Amazon Echo Interests Many, Raises Privacy Concerns For Many More
From smartphones to e-readers and tablets, technology has gotten more and more like Star Trek: The Next Generation throughout the modern thirty-something’s lifetime. The Amazon Echo, on its surface a boring looking black tube, appears to take us all one step closer to that far flung future. When the Echo’s promotional video surfaced yesterday, the tech world took a surprised breath; no one had any idea that it was coming, or what it would be.
So @amazon guarantees that I'll never buy Echo, since it responds to the name of one of my daughters. Can't imagine anything more annoying.
— David Klecha (@davidklecha) November 8, 2014
Tech writers from Forbes to Gizmodo quickly drew comparisons to Siri and Cortana, the AI technologies that have lived on smartphones for a few years now, using voice activated AI to perform similar tasks to what Amazon claims that Echo will be able to manage.
According to Gizmodo, Amazon has positioned itself with two very important advantages as it moves forward with the Echo: first, Echo’s cost should be around $100 for members of Amazon Prime, which is several hundred dollars less than a high end cell phone, especially if you’re not buying into a contract. Echo is also starting with a very slow roll-out, as opposed to Siri and Cortana, both of which rolled out with a phone that was sold as far and wide as possible.
It may be that this is a telling moment for the tech team at Amazon. So far this year, it has released its new Voyager e-reader, which consumers seem to like, but which was a substantial increase in price from its other e-ink Kindle offerings, the Fire phone, which doesn’t seem to have taken off in any meaningful way, the Fire TV has been viewed as high quality but expensive — and the Fire TV Stick directly competes with the Chromecast and is at about the same price point. So the Amazon Echo may need to do well, which may be the reason for the quiet release, based around one 4 minute video and a web page.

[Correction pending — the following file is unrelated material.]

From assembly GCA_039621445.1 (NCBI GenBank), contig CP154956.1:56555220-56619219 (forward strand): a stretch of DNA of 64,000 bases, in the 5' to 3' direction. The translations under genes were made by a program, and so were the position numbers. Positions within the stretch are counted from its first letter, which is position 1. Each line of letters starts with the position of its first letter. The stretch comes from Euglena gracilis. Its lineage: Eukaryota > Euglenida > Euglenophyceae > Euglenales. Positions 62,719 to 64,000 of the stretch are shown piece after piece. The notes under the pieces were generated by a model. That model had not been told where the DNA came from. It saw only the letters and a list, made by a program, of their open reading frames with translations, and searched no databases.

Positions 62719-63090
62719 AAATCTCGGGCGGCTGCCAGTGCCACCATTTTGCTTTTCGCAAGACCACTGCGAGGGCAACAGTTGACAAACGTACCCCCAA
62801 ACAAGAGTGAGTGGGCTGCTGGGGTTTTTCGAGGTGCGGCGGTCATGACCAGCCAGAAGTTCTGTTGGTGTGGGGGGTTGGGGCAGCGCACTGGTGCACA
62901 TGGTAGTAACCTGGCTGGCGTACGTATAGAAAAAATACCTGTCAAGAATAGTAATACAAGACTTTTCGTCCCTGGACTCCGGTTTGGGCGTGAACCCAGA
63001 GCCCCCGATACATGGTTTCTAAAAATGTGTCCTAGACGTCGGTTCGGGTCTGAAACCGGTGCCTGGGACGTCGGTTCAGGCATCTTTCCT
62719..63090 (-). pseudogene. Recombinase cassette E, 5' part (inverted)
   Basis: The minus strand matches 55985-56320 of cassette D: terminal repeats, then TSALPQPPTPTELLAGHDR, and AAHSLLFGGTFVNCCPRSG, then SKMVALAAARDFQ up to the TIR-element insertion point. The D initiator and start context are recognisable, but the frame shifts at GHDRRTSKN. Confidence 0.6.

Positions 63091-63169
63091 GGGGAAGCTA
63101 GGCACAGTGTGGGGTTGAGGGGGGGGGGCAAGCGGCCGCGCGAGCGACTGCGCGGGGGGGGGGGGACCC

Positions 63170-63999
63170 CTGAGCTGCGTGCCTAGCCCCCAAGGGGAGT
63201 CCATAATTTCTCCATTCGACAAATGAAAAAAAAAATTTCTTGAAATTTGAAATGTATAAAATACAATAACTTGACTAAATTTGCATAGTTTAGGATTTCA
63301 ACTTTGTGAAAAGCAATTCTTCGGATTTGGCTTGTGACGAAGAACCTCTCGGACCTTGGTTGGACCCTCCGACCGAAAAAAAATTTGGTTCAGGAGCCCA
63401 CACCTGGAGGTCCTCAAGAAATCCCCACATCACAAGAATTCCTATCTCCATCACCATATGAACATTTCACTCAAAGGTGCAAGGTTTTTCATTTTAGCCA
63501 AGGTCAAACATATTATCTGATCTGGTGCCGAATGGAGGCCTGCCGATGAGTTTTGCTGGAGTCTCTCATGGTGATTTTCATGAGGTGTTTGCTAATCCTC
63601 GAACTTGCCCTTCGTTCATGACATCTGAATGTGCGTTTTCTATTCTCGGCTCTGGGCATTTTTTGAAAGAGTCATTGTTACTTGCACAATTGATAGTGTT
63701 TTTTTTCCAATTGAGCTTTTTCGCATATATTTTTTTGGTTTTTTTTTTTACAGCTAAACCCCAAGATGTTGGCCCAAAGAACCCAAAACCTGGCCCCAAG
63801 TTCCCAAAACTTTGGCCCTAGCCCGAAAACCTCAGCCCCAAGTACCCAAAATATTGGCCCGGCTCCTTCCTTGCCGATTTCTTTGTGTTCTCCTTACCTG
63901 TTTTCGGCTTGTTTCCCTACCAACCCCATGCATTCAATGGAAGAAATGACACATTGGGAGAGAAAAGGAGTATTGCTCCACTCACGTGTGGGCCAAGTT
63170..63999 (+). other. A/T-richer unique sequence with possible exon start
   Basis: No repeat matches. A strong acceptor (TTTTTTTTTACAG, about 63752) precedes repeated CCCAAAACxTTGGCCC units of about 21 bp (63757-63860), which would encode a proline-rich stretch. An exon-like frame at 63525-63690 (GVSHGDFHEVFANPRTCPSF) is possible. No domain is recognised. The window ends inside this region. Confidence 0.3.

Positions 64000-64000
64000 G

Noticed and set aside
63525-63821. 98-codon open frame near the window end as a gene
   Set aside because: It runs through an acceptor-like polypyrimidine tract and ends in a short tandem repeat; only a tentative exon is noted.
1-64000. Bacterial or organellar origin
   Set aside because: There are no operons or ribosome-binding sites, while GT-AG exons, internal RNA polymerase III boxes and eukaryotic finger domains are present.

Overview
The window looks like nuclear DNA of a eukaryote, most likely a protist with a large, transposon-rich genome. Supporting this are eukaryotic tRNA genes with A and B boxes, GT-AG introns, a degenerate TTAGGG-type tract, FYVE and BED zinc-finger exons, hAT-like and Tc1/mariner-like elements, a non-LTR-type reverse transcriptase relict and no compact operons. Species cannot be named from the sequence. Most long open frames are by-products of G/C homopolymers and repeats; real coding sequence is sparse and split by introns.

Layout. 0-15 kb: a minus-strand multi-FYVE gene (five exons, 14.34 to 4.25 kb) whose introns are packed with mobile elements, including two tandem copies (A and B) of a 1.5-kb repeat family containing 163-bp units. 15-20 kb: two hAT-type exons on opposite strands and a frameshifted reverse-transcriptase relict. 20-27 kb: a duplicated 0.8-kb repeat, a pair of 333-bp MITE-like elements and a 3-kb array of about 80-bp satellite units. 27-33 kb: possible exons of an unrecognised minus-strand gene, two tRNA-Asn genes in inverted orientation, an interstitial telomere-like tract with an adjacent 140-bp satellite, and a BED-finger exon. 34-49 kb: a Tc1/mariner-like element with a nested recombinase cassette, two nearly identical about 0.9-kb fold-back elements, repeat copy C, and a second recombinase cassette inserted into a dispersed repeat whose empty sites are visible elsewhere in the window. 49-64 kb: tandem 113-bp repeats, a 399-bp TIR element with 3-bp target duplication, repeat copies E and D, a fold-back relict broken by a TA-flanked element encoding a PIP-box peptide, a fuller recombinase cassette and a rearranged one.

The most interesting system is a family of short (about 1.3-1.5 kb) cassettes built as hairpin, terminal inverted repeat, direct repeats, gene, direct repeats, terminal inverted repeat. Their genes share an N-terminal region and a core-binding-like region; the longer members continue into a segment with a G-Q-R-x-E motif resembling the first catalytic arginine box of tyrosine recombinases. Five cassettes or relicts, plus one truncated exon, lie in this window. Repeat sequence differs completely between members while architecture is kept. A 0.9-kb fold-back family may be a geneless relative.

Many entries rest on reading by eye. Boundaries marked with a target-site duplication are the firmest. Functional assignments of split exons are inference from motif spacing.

And as always, not everyone is excited about having a device from a huge corporation in their home listening to them talk. Amazon was quick to point out in the video that Echo isn’t always listening, of course not — but how long does it take for Echo to turn off once you’re done talking to it? Exactly how much information does it retain? What information will Amazon gather to sell to you? Amazon has not commented on these concerns so far.
Many tech writers and users seem to say that this is absolutely a device that they want but many more people are commenting on social media that they are somewhere between bored by this device that does what their smartphone already does and concerned about the potential invasive uses of this technology in their homes.
What will happen as the product develops and releases? Stay tuned.
[Photo from Business Insider]